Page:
Race no factorA few weeks ago, I was angered when Ken...


March 01, 1998

Race no factor

A few weeks ago, I was angered when Ken Rosenthal inferred that the failure by NFL teams to hire Green Bay Packers assistant coach Sherman Lewis was racially motivated. Rosenthal knows full well that the NFL owners and general managers are driven by the desire to win and make money. If a coach can develop a winning program, he will be hired, no matter what his racial background is.

Where was Rosenthal's argument when the likes of Dennis Green, Tony Dungy and Ray Rhodes were hired? They all developed winning programs, and all are of African-American descent. I suggest that there must be something undesirable about Lewis as a possible head coach, and it has nothing to do with the color of his skin.

Does Rosenthal honestly think that when draft picks are made and trades take place, a person's racial background is considered? Players, coaches and general managers are selected based on their ability to get the job done. In a time when we need to improve race relations, the last thing we need is someone inciting another division.

Brett M. Smith

Baltimore I am flabbergasted at Baltimore's local TV stations, especially those responsible for televising Maryland basketball games. Yesterday was to be a celebration of one of Baltimore City's finest -- Rodney Elliott. So what if the Maryland vs. Temple basketball game has nothing to do with the final standings of the ACC and the ACC tournament will be televised this week?

My work schedule prevented me from going to the game that, I recently learned, is sold out at the Baltimore Arena. You mean to tell me that not one local station would contact Raycom Sports or the ACC and say, "We want to step up to the plate as a matter of goodwill and public relations to show Baltimore sports fans what a fine basketball team our state has in particular and how far one of our native sons has progressed from his Dunbar days to his last days as a college senior?"

If I had advertising dollars to spend, I would boycott the gutless wonders running the local TV stations in Baltimore.

Harry I. Kleiman


Ads ruin Olympics

Milton Kent's complaint about the Olympics being too commercial was foreshadowed by how CBS cut to commercials in the middle of Beethoven's Ninth as performed by musicians from five continents. Right in the middle of the symphony, part of the opening ceremonies, CBS cut to advertising. About three minutes later, CBS rejoined the ceremony. The symphony was ZTC approaching its crescendo, but CBS immediately cut out to interview Michelle Kwan, the American figure skater who couldn't make it to the opening ceremonies. The Olympic moment, truly a spectacular one, was completely and utterly ruined.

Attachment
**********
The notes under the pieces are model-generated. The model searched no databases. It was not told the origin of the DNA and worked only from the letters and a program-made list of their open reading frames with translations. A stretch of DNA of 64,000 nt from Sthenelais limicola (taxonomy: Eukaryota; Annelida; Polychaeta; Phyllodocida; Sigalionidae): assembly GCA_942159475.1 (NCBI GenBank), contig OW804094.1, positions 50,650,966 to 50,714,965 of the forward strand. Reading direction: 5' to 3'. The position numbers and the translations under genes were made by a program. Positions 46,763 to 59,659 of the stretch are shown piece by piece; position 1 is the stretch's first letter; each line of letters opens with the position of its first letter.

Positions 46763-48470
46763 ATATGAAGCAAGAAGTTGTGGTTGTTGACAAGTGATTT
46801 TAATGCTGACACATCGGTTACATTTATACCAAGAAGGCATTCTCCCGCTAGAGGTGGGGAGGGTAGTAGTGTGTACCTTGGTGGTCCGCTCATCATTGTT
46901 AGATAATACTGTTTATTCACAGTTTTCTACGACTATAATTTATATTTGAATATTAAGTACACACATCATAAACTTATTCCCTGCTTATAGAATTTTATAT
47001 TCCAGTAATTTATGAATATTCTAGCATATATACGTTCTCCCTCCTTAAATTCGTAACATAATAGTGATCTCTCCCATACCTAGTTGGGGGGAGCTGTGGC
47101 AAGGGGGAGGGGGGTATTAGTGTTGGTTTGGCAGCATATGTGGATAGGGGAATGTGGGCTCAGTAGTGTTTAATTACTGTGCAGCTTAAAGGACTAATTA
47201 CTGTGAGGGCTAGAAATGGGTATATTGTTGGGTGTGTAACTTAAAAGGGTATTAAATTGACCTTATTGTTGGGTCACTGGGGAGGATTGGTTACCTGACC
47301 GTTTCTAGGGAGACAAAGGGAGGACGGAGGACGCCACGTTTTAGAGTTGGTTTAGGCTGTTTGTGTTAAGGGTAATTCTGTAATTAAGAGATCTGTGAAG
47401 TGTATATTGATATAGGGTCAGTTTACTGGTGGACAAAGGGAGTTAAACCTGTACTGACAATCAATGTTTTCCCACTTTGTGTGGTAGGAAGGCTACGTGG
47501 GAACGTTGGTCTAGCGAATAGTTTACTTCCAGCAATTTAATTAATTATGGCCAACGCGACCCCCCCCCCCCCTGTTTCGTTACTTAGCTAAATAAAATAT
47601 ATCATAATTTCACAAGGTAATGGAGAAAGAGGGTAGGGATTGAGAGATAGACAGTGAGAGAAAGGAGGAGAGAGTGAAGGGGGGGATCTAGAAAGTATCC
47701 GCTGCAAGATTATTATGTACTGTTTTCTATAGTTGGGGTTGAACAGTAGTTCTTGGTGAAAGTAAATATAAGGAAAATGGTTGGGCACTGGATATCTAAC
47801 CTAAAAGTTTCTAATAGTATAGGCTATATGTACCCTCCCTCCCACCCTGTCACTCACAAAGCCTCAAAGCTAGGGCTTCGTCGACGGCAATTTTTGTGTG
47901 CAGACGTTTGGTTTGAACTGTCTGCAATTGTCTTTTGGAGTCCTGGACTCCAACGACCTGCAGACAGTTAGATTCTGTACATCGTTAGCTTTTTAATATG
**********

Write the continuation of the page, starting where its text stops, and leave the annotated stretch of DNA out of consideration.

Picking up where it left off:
Peter G. Smith


Steadman on 1948 Bullets

John Steadman's column on the 1948 world champion Baltimore Bullets was outstanding. I only wished the story were printed nationwide, so today's million-dollar players could have read about professional basketball's pioneers, who played for just the love of the game.

I remember following coach Buddy Jeannette and players like Paul Hoffman and Mike Bloom. Steadman was never afraid to print the truth or take on a sports owner like Bob Irsay or Carroll Rosenbloom. I hope he never retires. Sports fans need him.

Bob Townsley


Wire-to-wire again

With all the big names, talent and experience the Orioles have this year, it should be no problem for them to be the first team in baseball history to go back-to-back wire-to-wire. You heard it here first.

Ron Kropkowski


Title not in cards for O's

After four tries, John Elway wins the Super Bowl. After 20 years, Dale Earnhardt wins the Daytona 500. And after three years and $200 million, the Orioles -- oops! Peter Angelos -- win the World Series not!

Samuel L. Gaugler


Rex Barney Plaza

Recently my son, grandson and I went to the Babe Ruth Museum and saw the special exhibit for Rex Barney. As a result, I felt it would be great to honor him by changing Eli Jacobs Plaza in right field at Camden Yards to Rex Barney Plaza.

Barney gave 50 years to the game, first as a pitcher and then ending his career as the public address announcer at Camden Yards. What better honor could we give to this truly professional voice of the Orioles and gentleman? I think this would be a wonderful way for us to say to him: "Thank youuuuu."

Pete Bartel


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Pub Date: 3/01/98

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